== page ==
OPEC’s President Emmanuel Ibe Kachikwu said a meeting to discuss reducing oil output would be held in early March (1).
OPEC members were not due to meet until June, but due to the severity of the deterioration in prices, several members of the intergovernmental organisation have called for quicker action.
It is reported that, as the largest oil exporter in the OPEC cartel, Saudi Arabia will have the most influence over OPEC policy going forward. Saudi Arabia has previously resisted calls to cut production, and is keen to maintain market share even in a declining oil price environment (1).
Saudi Arabia, whose oil exports make up 70% of government revenue, sold bonds for the first time since 2007 last year, to help fund a budget deficit considered its widest since 1991 (2).
Anthony Simond, an Investment Manager at London-based Aberdeen Asset Management commented: “They have huge reserves and extremely low debt, but the question is, how long are oil prices going to stay at this level?” (2).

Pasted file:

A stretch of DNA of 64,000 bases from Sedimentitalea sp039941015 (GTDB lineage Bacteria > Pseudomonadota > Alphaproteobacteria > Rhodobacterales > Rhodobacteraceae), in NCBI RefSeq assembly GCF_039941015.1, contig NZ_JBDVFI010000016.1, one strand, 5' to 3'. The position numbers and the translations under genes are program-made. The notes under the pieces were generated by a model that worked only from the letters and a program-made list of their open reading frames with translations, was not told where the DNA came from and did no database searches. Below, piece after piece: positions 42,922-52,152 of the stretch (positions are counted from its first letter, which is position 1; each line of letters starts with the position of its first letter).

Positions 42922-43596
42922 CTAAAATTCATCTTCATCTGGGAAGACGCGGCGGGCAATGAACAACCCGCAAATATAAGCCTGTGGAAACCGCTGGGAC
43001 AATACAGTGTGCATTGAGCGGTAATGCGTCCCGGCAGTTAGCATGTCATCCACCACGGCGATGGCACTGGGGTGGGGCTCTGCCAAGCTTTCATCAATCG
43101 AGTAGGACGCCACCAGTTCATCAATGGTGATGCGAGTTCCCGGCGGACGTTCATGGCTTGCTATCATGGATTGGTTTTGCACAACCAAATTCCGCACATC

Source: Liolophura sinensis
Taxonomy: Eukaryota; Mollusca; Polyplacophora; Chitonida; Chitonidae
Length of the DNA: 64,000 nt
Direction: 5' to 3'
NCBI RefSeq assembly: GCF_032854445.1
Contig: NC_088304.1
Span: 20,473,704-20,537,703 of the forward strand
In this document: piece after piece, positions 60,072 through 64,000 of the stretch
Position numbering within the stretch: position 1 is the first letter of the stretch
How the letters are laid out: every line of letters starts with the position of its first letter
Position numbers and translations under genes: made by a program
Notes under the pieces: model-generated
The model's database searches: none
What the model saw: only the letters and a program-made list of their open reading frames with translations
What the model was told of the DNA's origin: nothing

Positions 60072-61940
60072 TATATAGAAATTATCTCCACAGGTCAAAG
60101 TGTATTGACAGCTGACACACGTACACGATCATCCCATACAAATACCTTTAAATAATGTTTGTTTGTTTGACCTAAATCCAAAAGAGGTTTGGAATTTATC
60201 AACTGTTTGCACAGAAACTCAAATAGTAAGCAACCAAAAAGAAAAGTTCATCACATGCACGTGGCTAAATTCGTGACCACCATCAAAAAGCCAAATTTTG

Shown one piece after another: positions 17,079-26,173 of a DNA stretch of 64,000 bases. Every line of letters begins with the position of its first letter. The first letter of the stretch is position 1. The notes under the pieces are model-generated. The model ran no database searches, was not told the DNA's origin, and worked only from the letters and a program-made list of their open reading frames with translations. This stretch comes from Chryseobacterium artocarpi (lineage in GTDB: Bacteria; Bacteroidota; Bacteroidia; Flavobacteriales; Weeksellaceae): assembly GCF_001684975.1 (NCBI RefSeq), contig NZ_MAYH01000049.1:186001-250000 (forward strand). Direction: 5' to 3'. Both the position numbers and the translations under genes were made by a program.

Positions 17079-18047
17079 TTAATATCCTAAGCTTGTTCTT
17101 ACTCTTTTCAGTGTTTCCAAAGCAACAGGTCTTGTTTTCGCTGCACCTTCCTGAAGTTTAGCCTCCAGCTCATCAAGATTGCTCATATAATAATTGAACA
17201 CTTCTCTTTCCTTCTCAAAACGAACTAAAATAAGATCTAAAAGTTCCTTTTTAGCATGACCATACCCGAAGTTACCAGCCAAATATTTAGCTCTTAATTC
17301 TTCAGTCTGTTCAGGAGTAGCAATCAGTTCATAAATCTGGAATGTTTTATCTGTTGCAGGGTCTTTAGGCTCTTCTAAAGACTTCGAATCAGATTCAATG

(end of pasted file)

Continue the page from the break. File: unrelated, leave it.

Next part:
Over the first seven trading sessions of 2016, Brent crude fell by 18.4% from the outset to today. Analysts at consultancy firm Energy Aspects said: “Oil markets have begun [in] 2016 poorly. An exceptionally warm start to the winter… has worsened the existing supply glut” (3).
On Monday, Morgan Stanley joined an increasing number of analysts who are warning that prices could slide to $20 a barrel as per late 1990s prices (3).
The oil minister of the United Arab Emirates, Suhail Mohamed Al Mazrouei said the first six months of 2016 would be tough, but there would be a gradual recovery in the oil market (3).
(1) The BBC. “Oil price down again on oversupply concerns”. bbc.co.uk
(2) Bloomberg. “Saudi Debt Risk on Par With Junk-Rated Portugal as Oil Slides”. bloomberg.com
(3) The Financial times. “Oil prices near $30 as selling continues”. ft.com